|With Adam Sandler's rise to fame playing a variety of comedic roles in the last decade, the actor has had a more than respectable amount of success at the box office and has become known for his strange characters and annoying accents. Since his time on NBC's "Saturday Night Live," Sandler has created a boatload of different characters which all seem to share the same voice inflection. While the characters' accents may differ, every new Adam Sandler performance highly resembles the previous one. In Anger Management, Sandler tots out his "usual" accent yet again during any scene in which his character seemingly needs to sound weird.|
Readily comparable to the repetitive performances of the late Andy Kaufman, Sandler makes quite a case for those who believe someone can play the same character over and over again. But in what can easily be considered inspired casting, the addition of Jack Nicholson to the cast of Management saves this picture from becoming "just another Adam Sandler film." After the horrid, disgraceful, (insert your own insult here) display of celluloid that was 2002's Mr. Deeds, the fact that Anger Management is a laugh-out-loud film in more than one scene goes far in repairing Sandler's feature film reputation.
Due mostly to the interaction between Sandler and Nicholson and a slew of talented supporting actors, there is always an entertaining joke on the screen for fans of this type of genre. Far from "high brow" humor, Anger Management successfully makes the case that stupid can indeed be funny. Unlike the mostly banal Old School, Anger displays its crudeness and lewd content in an entertaining fashion for most of its one-hundred or so minutes. Though it should be noted that well over half of the laughs come from Jack Nicholson's facial expressions. In further evidence that Nicholson is one of today's greatest actors, his performance isn't a degrading one (for an actor of his stature) but a genuinely hilarious one.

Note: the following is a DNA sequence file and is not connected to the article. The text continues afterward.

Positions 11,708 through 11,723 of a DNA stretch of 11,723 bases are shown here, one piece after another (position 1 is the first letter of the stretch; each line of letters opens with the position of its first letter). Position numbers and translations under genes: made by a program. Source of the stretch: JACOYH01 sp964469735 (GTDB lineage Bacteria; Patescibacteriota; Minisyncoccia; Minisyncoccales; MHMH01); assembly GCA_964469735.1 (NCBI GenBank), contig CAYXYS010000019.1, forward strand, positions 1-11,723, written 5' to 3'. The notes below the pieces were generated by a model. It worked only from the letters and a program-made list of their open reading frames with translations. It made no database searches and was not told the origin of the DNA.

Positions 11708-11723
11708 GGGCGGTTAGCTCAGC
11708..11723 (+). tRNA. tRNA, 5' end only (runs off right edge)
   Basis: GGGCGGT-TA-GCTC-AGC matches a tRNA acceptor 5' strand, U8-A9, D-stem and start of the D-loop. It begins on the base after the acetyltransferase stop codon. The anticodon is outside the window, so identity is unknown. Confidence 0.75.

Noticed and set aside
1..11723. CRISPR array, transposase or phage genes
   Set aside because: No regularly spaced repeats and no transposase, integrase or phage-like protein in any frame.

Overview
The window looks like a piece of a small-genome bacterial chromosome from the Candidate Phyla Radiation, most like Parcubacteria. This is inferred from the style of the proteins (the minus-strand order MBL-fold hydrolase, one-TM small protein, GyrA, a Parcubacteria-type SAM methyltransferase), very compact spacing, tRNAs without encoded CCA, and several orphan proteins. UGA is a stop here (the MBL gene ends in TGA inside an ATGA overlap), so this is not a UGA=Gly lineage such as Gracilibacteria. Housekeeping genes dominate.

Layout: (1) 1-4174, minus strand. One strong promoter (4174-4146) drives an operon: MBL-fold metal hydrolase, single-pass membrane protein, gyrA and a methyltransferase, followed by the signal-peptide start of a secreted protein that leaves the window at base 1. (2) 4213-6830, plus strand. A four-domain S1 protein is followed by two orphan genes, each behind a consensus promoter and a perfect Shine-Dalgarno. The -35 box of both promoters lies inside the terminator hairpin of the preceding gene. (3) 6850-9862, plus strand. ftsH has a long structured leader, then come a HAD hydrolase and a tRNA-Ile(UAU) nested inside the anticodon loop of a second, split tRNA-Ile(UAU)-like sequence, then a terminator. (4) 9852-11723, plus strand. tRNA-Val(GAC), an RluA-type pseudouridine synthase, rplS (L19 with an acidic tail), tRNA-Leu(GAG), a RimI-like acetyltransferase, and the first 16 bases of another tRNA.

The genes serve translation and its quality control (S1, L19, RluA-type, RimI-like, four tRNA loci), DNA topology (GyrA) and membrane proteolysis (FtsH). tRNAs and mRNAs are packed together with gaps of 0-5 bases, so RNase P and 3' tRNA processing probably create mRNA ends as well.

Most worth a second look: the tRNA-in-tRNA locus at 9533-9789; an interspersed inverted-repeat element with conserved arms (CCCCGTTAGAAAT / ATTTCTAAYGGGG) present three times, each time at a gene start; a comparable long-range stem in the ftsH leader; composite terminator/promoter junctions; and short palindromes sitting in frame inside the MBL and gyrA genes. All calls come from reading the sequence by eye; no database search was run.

The addition of Luis Guzmán and John Turturro, and John C. Reilly to the cast in supporting roles gives the film additional laughs when the film's length starts to wear down the laughs-per-minute ratio on what Adam Sandler himself is capable of. The appearance of Marisa Tomei, talented woman that she is, gives the film a bit of dramatic weight as well. But interestingly enough, Sandler is not the funniest actor in the film (perhaps he's not supposed to be?), and his performance could have benefited from some additional realism or creativity in character. Playing a man wrongly accused of air-rage who is sentenced to time in anger management therapy (where he meets the insane "Buddy Rydell," Nicholson's character), Sandler's character is probably responsible for more of the serious moments in the film.
But Sandler himself, as an actor, is not able to pull the role off with any quips or characteristics that haven't been seen a million times before. Although his performance was unusually good in Punch-Drunk Love, the film itself suffered from an inflated ego (stemming from its director) and so Sandler's performance was lost in the strange filmmaking techniques. In Anger Management, Sandler is unfortunately up to his "old tricks," meaning fans will be treated to a performance that resembles too closely every other Sandler performance. But in looking at his past box office receipts, perhaps Sandler's old shtick is what people want to pay to see. It will surely be one of life's greatest mysteries as to why Deeds racked up the amount of box office it did . . .
But in accepting Sandler's comedic talents as they currently stand, Anger Management still exists as a highly entertaining film. Fans of Sandler will be pleased with the performances because Sandler is indeed up to his old tricks. And fans of Nicholson should enjoy the different side to that actor's personality displayed in his performance as Buddy Rydell. As the film follows the overused, abused, and done-before method of so many comedies before it, commenting on the script and story is probably a futile exercise, since no real benefit comes from either element. It is definitely the actors in this film which make it a worthwhile experience.
The basic idea for the film (the concept of anger management) in and of itself is a breeding ground for comedy, so the fact that a talented set of actors was able to create some jokes out of the idea is not surprising. And this film is not an example of a fresh comedy with something rather intelligent to say on modern society nor is it a film which seeks to satirize the concept of anger management with any more intelligence than a skit on Saturday Night Live. In point of fact, the idea might have worked quite well as a five minute sketch on that show. But in its hundred minute form, viewers will be thankful for Nicholson's appearance in the film and will only be able to hold on to faint hope that Sandler will decide to broaden his acting horizons on his next project.
Review by Kelsey Wyatt.